Re: Risetime calculator (in tekwiki)

GerryR
 

Albert,
That's great, but where do you use such an instrument. I'm trying to figure out where three risetimes, or two as the case may be, react to give me a single total risetime. It's a neat calculator, but where do you use it?
GerryR

----- Original Message -----
From: "Albert Otten" <aodiversen@...>
To: <TekScopes@groups.io>
Sent: Sunday, January 19, 2020 12:28 PM
Subject: Re: [TekScopes] Risetime calculator (in tekwiki)


Actually the math appears to be surprisingly simple and in theory the instrument shows EXACT results with LINEAR pots..
Suppose all fixed (plus their trimpots) and variables have equal resistance R (5 k in our case).
Each pot is in parallel with one fixed resistor.
The wiper of a pot splits the pot resistance in xR (top part) and (1 - x)R (bottom part) where x varies linearly with angle from 0 (ccw) to 1 (cw).
The effective resistance, say z, of one pot circuit is seen between wiper and bottom terminal. The path consists of parallel (1 -x)R and xR + R = (1 + x)R.
Hence z = (1 - x)R*(1 + x)R / [(1 - x)R + (1 + x)R] = (1 - x^2)R^2 / (2R) = R(1 - x^2)/2.
There is the quadratic function we need!
To make it complete:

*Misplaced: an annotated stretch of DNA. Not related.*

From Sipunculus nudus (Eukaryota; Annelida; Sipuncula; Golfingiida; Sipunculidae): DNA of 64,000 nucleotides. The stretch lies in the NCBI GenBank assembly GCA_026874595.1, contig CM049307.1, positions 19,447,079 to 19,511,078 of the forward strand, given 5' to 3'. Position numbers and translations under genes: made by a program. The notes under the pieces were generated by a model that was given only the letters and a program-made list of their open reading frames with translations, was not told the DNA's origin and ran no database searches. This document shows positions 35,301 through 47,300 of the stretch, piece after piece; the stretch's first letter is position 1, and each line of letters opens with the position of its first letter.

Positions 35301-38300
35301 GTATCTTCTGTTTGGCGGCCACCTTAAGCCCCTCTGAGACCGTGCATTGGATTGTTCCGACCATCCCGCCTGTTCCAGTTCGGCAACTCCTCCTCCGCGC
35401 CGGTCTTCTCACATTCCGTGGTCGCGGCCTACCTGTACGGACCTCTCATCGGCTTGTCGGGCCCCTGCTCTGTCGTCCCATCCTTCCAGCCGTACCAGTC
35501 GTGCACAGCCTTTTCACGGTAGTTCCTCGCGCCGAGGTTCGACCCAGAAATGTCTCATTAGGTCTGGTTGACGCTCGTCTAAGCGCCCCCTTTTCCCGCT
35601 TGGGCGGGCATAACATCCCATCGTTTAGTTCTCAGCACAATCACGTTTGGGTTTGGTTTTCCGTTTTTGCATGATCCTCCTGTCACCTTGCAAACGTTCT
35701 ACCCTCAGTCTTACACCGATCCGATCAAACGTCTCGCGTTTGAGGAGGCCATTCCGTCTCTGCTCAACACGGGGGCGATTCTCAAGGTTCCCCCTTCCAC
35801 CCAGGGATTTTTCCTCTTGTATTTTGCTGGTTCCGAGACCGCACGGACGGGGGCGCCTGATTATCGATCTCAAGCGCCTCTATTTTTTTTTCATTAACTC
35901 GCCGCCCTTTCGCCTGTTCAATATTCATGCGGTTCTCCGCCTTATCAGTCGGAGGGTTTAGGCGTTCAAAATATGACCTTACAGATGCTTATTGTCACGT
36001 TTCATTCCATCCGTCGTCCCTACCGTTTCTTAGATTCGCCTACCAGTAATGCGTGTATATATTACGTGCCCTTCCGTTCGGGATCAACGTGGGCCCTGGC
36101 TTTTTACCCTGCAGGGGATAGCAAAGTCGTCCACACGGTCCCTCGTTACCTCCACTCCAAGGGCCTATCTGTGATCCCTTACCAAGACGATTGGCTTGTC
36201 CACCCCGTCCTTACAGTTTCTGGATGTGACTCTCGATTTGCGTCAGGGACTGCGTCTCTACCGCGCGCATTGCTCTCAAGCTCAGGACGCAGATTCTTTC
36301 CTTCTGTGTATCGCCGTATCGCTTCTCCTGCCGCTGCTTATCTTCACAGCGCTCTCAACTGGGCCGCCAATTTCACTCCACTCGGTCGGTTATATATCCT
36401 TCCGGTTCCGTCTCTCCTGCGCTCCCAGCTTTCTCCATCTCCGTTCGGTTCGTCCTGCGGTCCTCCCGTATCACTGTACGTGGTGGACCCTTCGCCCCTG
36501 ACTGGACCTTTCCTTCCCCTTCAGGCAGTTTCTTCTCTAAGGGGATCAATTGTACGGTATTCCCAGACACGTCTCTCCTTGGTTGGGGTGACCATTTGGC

F branch including the extra R to the meter: R + zF = R + R(1 - xF^2)/2 = (3/2)R - (R/2)*xF^2,
A+B+C branch: zA + zB + zC = R(1 - xA^2)/2 + R(1 - xB^2)/2 + R(1 - xC^2)/2 = (3/2)R - (R/2)*(xA^2 + xB^2 +xC^2)
Balance when xF^2 = xA^2 + xB^2 +xC^2.
Q.E.D.

Albert


On Sun, Jan 19, 2020 at 04:15 PM, Roger Evans wrote:


Albert,

Thanks for pointing that out, the calculator is quite different to what I had
imagined. I thought the resistance would increase in the clockwise direction
and each pot would just be connected as a two terminal variable resistor.
That does rely on having a good approximation to a square law for the taper of
the pot. As you pointed out the resistance increases ccw and I can't see
immediately why the maths works for the combination of fixed resistor in
parallel with the three terminal connected pot. It might be a rather clever
piece of algebra or an approximation that is good enough for the intended
application.

Roger

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